A big thanks to a subscriber who sent in a question about the “Married ABC Trust” and how the tax ID numbers work.
In this video, I explain how the trust works while both members of a married couple are alive, and then how the tax-saving A, B, and C subtrust “compartments” work when the first spouse passes on. In addition, in setting up these subtrusts, can you use social security numbers or do you need separate tax ID numbers? Let’s find out.
What Exactly Does That ABC Part Mean?
I generally tend to use the ABC just because it is going to take care of as much of an estate tax problem as possible. When you have a married US citizen couple (both are US citizens), and they have a married ABC trust, while both of them are alive any assets put into the trust are owned overall by this trust. There is no compartment, no A, no this person owns this and this person owns that.
It is controlled by both of them as trustees. The way I draft it and the way it is usually the default of the company I affiliate with, you can use whichever social security number you want for either one of that couple. It has to be written into the trust language that this is an acceptable way to do it. You don’t need a separate tax ID number at this point. And because it is drafted that way, you don’t need to pick a social security number for one or the other of that couple that is going to be on all of the accounts.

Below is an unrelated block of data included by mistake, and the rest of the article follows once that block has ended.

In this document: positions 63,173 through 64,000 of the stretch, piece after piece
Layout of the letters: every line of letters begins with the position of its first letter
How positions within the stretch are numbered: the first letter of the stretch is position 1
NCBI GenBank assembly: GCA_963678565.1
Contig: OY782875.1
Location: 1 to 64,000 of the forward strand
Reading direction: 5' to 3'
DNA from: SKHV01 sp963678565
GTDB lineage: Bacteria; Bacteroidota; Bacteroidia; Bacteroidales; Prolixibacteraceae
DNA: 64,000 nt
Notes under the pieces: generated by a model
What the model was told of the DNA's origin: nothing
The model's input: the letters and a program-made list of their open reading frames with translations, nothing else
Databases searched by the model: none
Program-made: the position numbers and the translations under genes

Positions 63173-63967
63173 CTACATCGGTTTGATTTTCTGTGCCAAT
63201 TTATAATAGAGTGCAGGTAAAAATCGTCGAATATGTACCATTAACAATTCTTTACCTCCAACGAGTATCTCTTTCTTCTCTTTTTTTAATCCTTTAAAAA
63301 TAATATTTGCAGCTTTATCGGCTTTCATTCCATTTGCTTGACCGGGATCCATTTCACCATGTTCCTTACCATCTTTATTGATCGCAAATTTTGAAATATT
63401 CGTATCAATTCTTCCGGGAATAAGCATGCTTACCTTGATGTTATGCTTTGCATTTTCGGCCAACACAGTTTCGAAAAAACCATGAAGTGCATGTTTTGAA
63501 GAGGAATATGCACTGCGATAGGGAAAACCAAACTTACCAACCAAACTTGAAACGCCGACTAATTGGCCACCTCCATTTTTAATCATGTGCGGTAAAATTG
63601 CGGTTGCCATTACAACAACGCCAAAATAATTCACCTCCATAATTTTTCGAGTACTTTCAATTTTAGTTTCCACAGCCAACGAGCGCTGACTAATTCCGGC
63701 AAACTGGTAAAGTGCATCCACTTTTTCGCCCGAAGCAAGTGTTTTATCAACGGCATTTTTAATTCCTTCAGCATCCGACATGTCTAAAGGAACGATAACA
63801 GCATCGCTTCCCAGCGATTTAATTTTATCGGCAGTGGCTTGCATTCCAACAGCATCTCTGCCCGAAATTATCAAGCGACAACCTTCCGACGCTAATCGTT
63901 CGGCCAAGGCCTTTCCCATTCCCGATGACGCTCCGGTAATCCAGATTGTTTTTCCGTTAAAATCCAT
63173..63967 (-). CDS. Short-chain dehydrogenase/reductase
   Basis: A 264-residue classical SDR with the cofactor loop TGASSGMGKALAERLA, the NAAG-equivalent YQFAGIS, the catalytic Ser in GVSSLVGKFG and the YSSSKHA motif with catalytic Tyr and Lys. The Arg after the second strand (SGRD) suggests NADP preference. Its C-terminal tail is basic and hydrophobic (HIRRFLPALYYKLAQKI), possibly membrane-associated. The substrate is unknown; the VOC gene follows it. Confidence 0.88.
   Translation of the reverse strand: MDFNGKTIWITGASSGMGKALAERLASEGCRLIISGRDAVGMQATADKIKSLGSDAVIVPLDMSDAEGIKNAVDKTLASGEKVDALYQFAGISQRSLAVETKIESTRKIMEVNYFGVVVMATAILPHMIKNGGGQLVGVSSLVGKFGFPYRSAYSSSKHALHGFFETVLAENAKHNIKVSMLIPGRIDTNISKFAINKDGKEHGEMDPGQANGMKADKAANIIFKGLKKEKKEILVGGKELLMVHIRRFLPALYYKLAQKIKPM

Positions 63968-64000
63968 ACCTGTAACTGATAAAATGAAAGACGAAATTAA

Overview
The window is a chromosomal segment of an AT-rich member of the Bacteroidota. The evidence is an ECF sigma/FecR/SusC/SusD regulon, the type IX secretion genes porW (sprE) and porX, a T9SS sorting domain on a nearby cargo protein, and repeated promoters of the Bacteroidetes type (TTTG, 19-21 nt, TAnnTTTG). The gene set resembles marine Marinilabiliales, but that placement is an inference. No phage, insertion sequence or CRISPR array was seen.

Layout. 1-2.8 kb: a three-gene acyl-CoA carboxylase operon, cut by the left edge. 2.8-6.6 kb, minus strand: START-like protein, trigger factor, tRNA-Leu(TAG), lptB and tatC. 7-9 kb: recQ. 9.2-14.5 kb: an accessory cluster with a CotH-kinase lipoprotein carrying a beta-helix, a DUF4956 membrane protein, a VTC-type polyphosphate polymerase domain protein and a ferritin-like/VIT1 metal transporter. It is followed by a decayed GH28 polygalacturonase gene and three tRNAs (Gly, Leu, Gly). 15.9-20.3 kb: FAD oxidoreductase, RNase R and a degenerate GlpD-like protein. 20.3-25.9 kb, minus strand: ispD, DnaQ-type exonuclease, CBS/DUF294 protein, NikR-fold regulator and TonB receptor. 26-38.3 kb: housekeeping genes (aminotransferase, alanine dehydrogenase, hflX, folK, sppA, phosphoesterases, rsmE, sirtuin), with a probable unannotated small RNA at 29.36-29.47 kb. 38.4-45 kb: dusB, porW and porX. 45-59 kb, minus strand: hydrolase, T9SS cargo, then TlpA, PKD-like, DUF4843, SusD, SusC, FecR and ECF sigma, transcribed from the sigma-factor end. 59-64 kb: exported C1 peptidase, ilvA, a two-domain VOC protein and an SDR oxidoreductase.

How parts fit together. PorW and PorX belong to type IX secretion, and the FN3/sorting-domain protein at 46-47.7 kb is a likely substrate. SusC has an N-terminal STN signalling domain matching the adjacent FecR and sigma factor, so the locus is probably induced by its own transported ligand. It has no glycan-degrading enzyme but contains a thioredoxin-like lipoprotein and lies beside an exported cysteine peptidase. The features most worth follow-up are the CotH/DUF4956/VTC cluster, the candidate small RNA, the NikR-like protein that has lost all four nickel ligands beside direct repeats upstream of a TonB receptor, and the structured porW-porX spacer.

What happens when one person of the couple passes on?
Here’s where we have things kick in for tax savings. There are some ways you can have the trust where the money has to be divided between the A and the B. The way my office typically does it is that it all goes to the surviving trustor’s revocable trust A, so they can then decide to put up to half over here into that decedent trustor’s irrevocable trust B. This is where the tax savings come in.
Find out how and much more by listening to the entire video here.